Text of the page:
Colorectal cancer (CRC) is one of the most common cancers in the world. In recent decades,
drug therapy and surgery have not achieved satisfactory results in curing CRC. The identification
of cancer stem cells (CSCs) has provided a possible mechanistic explanation of CRC growth and metastasis.
Traditional chemotherapy targets rapidly dividing cells, and since the CSCs can escape these
therapies and become circulating cells, CSCs may be responsible for cancer relapse and metastasis. A
better understanding of the roles of CSCs in the pathogenesis of primary CRC and its metastasis, as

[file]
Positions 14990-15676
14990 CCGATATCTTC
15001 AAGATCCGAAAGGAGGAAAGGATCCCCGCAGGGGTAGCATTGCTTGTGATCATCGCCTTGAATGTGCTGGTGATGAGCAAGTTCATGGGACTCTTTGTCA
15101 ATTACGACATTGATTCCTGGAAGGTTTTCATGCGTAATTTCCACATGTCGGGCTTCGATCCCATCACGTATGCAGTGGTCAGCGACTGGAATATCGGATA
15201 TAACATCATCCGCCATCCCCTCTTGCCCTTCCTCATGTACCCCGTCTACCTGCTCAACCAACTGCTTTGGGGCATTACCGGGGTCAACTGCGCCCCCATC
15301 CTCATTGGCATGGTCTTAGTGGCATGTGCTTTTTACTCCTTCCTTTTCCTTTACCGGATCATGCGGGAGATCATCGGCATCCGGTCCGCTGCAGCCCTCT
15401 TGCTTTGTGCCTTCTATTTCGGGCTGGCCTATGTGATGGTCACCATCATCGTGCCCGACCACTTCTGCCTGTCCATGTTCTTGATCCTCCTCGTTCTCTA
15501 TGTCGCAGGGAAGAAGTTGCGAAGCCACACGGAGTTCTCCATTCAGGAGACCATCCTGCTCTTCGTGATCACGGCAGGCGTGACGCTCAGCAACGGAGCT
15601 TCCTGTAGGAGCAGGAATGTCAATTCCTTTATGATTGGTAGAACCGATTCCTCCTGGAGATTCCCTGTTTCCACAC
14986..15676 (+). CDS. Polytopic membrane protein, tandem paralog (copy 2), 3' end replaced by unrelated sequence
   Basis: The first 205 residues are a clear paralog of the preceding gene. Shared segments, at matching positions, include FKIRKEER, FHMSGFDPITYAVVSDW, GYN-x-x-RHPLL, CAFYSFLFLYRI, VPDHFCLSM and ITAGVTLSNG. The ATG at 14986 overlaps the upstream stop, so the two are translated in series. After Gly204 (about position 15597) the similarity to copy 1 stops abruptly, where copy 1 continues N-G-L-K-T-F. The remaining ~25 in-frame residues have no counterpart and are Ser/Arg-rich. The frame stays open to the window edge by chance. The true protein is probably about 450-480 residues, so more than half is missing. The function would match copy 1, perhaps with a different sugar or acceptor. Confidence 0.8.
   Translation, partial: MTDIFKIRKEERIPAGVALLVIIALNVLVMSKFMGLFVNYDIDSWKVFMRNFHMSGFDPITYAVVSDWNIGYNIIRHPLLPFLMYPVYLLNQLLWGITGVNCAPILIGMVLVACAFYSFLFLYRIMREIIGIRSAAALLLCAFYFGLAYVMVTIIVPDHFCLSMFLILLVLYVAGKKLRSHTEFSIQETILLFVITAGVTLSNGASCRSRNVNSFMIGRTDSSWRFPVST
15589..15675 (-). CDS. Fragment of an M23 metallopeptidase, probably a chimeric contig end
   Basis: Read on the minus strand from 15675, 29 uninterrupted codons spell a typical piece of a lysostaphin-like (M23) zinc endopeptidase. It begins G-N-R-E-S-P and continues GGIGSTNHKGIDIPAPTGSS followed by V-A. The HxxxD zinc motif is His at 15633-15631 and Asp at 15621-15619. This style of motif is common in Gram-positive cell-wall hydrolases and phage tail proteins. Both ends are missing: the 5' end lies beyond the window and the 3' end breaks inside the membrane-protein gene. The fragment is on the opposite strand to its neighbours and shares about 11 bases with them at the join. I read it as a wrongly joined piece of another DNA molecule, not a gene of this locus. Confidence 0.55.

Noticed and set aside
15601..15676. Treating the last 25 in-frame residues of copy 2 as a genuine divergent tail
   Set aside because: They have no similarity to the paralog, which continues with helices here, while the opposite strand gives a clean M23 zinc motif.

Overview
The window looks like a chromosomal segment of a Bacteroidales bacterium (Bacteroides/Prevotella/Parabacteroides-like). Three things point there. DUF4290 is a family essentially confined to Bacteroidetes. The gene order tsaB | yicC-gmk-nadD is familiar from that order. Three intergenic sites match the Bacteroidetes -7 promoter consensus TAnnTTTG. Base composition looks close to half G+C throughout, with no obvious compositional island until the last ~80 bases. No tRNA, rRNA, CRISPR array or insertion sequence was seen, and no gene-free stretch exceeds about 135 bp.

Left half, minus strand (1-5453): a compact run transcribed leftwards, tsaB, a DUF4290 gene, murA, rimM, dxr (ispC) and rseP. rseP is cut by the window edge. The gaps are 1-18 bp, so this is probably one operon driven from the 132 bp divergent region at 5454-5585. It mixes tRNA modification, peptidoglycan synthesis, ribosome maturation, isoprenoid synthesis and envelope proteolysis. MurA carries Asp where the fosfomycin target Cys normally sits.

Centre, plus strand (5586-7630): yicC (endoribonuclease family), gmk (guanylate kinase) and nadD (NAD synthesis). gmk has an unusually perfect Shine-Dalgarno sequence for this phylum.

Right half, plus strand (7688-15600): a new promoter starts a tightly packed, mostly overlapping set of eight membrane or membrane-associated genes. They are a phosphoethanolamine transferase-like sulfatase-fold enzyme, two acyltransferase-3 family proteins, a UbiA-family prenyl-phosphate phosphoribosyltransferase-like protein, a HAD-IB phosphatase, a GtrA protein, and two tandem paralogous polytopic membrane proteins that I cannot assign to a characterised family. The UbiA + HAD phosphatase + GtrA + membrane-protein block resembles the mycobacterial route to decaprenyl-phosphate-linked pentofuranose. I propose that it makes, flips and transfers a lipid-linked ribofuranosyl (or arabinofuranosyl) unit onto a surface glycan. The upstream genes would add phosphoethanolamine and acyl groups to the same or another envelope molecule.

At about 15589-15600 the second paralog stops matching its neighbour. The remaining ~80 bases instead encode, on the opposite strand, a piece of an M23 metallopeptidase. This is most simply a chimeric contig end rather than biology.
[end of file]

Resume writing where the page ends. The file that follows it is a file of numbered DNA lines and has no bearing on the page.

well as how these CSCs are regulated at the molecular level, is of paramount importance. In this review,
we summarize the current understanding of the role of colorectal CSCs in CRC liver metastasis, and provide some
insights on the potential implication of colorectal CSCs to better design therapeutic regimens and prevent CRC metastasis.